“I have no choice. I can either board the full taxi and risk contracting the coronavirus, or not do so and get fired from work if I don’t arrive on time. I would rather stick with the former situation.”
This was said by Leslie Baloyi, who commutes between Soweto and Johannesburg.
Baloyi’s comments came as many commuters grappled with the same dilemma.
This tough choice arose after the taxi industry announced that from Monday 29 June it would load passengers at 100% capacity and resume interprovincial travel with no travel permits for passengers.
The decision was taken by the South African National Taxi Council (Santaco). It came after the industry voiced its dissatisfaction at the amount of cash offered to the industry by Roads and Transport Minister Fikile Mbalula as Covid-19 relief. Mbalula offered the taxi industry just over R1.1-billion, which the industry rejected.
The taxi industry argued that the amount equates to R5,000 per taxi, while they were looking at R20,000 per taxi. They argued that they have been operating at 70% and that this had hurt their businesses as they were not able to keep up with their vehicle payments.
At some Soweto pickup points on Monday social distancing was not adhered to, and very few taxi marshals were seen using sanitisers.
In a statement issued by Mbalula on Sunday, he assured the sector that he would get back to them with an update once the matters had been canvassed within the government.
“It is rather unfortunate and regrettable that the taxi industry leadership has elected to violate the law and forcefully load taxis at 100% capacity and undertake interprovincial operations without the requisite permits, rather than await a decision on the matters they have tabled,” he said.
Addressing the issue on Monday, Mbalula said Santaco’s actions amounted to putting a gun to the government’s head.
“Government has always been willing to review lockdown regulations, even on Level 3. And now you are putting a gun on government’s head. Do I want law enforcement to clamp down on the taxi industry? No. Can the taxi industry promote anarchy and bring the country to a standstill? Yes, they can. Can the law be exerted and the authority of the state? Yes.
“I appeal to the leadership structures of the industry to reconsider their decision to incite lawlessness and place their drivers and passengers on a collision course with law enforcement authorities.” – Fikile Mbalula.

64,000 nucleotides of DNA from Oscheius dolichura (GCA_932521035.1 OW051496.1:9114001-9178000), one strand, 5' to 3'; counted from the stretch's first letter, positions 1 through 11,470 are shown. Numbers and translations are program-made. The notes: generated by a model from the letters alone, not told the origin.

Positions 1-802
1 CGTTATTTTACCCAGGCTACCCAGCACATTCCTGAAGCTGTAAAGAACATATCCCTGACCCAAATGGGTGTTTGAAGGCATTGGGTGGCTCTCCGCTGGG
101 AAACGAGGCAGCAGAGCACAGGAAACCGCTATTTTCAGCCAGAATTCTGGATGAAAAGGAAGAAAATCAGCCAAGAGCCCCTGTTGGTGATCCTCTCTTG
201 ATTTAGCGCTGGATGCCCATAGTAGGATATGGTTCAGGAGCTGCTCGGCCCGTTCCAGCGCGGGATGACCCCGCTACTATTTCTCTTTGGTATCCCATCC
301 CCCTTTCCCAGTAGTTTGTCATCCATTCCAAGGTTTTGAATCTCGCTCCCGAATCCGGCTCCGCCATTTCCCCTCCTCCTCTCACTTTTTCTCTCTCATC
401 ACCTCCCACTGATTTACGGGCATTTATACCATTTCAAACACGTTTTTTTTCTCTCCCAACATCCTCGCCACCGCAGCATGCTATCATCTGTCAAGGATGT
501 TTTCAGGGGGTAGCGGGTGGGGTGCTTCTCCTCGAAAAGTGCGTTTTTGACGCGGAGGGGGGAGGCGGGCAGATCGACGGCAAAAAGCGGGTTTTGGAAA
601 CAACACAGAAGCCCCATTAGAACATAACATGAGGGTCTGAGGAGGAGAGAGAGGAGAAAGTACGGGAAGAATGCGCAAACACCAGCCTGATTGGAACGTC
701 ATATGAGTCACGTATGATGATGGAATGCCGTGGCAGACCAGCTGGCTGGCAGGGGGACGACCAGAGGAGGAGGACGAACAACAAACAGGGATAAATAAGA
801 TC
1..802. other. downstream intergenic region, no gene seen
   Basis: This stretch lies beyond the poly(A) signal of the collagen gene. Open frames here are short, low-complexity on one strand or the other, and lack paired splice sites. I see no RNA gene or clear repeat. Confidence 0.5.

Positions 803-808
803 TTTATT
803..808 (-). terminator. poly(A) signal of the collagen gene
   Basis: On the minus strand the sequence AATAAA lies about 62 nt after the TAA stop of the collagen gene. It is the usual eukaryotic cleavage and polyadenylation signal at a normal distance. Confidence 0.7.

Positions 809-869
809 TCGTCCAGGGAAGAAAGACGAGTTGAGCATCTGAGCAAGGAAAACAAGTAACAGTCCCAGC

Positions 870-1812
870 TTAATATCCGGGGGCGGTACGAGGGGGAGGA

“There will be a collision. Over what? Over something that we can resolve. That is absolutely unnecessary. Collision over what? Over 100% loading capacity, over interprovincial travel?” Mbalula said.
However, a collision wasn’t far off, as according to information on social media on Monday, police in Mpumalanga clashed with taxi drivers who were blocking the entrance to the Moulanganga township of Kanyamazane.
Newsroom Africa journalist Mweli Masilela was apparently injured after he was shot with rubber bullets during a confrontation between police and taxi operators.
The South African National Editors’ Forum (Sanef) condemned the shooting of journalists while doing their work.
“Masilela was shot and injured when police fired rubber bullets just a few minutes after arriving in the area to disperse the protesters. There was a standoff between the police and taxi operators from the early hours of the morning over the taxi operators’ demand to carry passenger loads of a hundred percent,” Sanef said on Monday.
“We can’t talk past each other. There is no war here. There is no need to fight, we need to talk,” Mbalula said in a virtual briefing on Monday while addressing aviation matters.
“I appeal to the leadership structures of the industry to reconsider their decision to incite lawlessness and place their drivers and passengers on a collision course with law enforcement authorities.
Later on Monday, Mbalula had another meeting with Santaco, which Santaco spokesperson Thabiso Molelekwa described as cordial. Speaking to eNCA, Molelekwa said:
“It was quite a cordial meeting. We made our considerations. We did indicate our conditions that we are not willing to back off on. And, the minister indicated that he agrees in principle, but that we afford him the opportunity to engage with the Command Council. His indication was that he did not see any opposition from the Command Council.”
Molelekwa said Santaco leaders would meet late on Monday to consider the outcomes of the meeting with the minister.
He said Mbalula had asked them to consider certain decisions that they had taken. Molelekwa said Santaco was willing to work with the government, and that each understood the other’s frustrations. Molelekwa said the association would make an announcement late on Monday or on Tuesday morning.
South Africa’s taxi sector remains largely informal, with the government struggling to formalise the industry despite numerous engagements aimed at achieving this. This has meant that wayward behaviour thrives in the taxi sector as it makes and follows its own rules. There is no empathy for customers: even in these hard times, associations such as the Dobsonville Leratong Johannesburg Taxi Association are hiking fares. The fare hikes range from R2 and R4.
Molelekwa suggested that Santaco’s announcement late on Monday or Tuesday morning might see an end to the current stand-off between the taxi association and government. Most of the association’s taxis in Gauteng and KZN ran on full capacity, defying lockdown regulations. DM
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